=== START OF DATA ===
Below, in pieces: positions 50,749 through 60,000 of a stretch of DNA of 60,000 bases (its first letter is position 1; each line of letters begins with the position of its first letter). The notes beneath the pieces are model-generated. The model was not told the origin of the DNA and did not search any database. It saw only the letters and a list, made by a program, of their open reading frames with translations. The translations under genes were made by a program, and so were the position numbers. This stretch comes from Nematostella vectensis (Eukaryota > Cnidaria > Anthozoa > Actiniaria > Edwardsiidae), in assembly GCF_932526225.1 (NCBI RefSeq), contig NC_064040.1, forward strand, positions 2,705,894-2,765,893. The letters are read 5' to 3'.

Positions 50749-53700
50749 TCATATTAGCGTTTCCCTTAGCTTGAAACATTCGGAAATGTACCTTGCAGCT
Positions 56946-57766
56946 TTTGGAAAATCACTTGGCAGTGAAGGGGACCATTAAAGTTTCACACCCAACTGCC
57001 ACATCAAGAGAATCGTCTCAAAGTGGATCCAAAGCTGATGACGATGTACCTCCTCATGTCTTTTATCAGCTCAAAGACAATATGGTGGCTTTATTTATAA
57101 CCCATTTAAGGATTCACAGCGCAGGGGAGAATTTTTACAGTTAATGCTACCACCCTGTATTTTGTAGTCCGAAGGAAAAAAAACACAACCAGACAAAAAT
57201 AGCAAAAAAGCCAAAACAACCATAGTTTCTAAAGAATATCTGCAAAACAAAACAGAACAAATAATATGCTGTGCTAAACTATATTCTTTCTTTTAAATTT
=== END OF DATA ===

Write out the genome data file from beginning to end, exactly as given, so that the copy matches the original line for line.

Below, in pieces: positions 50,749 through 60,000 of a stretch of DNA of 60,000 bases (its first letter is position 1; each line of letters begins with the position of its first letter). The notes beneath the pieces are model-generated. The model was not told the origin of the DNA and did not search any database. It saw only the letters and a list, made by a program, of their open reading frames with translations. The translations under genes were made by a program, and so were the position numbers. This stretch comes from Nematostella vectensis (Eukaryota > Cnidaria > Anthozoa > Actiniaria > Edwardsiidae), in assembly GCF_932526225.1 (NCBI RefSeq), contig NC_064040.1, forward strand, positions 2,705,894-2,765,893. The letters are read 5' to 3'.

Positions 50749-53700
50749 TCATATTAGCGTTTCCCTTAGCTTGAAACATTCGGAAATGTACCTTGCAGCT
Positions 56946-57766
56946 TTTGGAAAATCACTTGGCAGTGAAGGGGACCATTAAAGTTTCACACCCAACTGCC
57001 ACATCAAGAGAATCGTCTCAAAGTGGATCCAAAGCTGATGACGATGTACCTCCTCATGTCTTTTATCAGCTCAAAGACAATATGGTGGCTTTATTTATAA
57101 CCCATTTAAGGATTCACAGCGCAGGGGAGAATTTTTACAGTTAATGCTACCACCCTGTATTTTGTAGTCCGAAGGAAAAAAAACACAACCAGACAAAAAT
57201 AGCAAAAAAGCCAAAACAACCATAGTTTCTAAAGAATATCTGCAAAACAAAACAGAACAAATAATATGCTGTGCTAAACTATATTCTTTCTTTTAAATTT